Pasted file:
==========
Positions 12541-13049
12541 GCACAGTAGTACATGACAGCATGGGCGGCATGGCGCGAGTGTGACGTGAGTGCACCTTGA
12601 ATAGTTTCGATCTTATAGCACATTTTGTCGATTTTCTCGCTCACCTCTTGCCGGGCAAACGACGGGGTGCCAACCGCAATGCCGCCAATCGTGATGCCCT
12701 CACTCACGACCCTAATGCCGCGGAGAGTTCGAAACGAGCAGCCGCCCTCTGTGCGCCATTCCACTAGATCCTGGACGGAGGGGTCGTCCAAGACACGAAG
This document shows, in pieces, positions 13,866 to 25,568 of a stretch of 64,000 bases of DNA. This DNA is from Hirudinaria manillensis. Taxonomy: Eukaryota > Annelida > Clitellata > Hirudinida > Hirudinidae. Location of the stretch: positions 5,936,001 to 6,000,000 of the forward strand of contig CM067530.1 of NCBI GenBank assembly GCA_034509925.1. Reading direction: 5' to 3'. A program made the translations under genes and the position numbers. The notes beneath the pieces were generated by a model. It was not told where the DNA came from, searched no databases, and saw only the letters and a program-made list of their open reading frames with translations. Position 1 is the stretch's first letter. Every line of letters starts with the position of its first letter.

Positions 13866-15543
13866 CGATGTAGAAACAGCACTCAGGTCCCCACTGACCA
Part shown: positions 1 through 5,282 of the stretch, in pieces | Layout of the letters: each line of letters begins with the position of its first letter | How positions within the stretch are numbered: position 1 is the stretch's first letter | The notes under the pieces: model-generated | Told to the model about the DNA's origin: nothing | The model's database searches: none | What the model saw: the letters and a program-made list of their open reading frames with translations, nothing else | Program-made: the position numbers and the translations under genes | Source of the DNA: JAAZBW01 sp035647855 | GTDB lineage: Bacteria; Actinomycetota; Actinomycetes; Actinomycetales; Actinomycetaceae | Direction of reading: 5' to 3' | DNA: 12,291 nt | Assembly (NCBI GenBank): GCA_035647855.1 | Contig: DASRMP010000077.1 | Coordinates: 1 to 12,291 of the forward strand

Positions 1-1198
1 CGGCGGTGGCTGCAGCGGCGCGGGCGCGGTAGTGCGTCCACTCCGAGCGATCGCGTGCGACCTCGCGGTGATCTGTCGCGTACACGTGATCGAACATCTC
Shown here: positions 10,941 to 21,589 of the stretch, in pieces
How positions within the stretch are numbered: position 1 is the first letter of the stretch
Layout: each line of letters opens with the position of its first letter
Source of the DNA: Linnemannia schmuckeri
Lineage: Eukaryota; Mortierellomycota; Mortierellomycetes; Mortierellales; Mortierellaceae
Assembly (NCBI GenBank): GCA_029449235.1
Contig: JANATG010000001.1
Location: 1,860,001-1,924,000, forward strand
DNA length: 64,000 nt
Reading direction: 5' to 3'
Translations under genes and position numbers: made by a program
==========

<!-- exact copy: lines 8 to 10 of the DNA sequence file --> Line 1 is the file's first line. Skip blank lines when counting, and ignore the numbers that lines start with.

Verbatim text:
Part shown: positions 1 through 5,282 of the stretch, in pieces | Layout of the letters: each line of letters begins with the position of its first letter | How positions within the stretch are numbered: position 1 is the stretch's first letter | The notes under the pieces: model-generated | Told to the model about the DNA's origin: nothing | The model's database searches: none | What the model saw: the letters and a program-made list of their open reading frames with translations, nothing else | Program-made: the position numbers and the translations under genes | Source of the DNA: JAAZBW01 sp035647855 | GTDB lineage: Bacteria; Actinomycetota; Actinomycetes; Actinomycetales; Actinomycetaceae | Direction of reading: 5' to 3' | DNA: 12,291 nt | Assembly (NCBI GenBank): GCA_035647855.1 | Contig: DASRMP010000077.1 | Coordinates: 1 to 12,291 of the forward strand

Positions 1-1198
1 CGGCGGTGGCTGCAGCGGCGCGGGCGCGGTAGTGCGTCCACTCCGAGCGATCGCGTGCGACCTCGCGGTGATCTGTCGCGTACACGTGATCGAACATCTC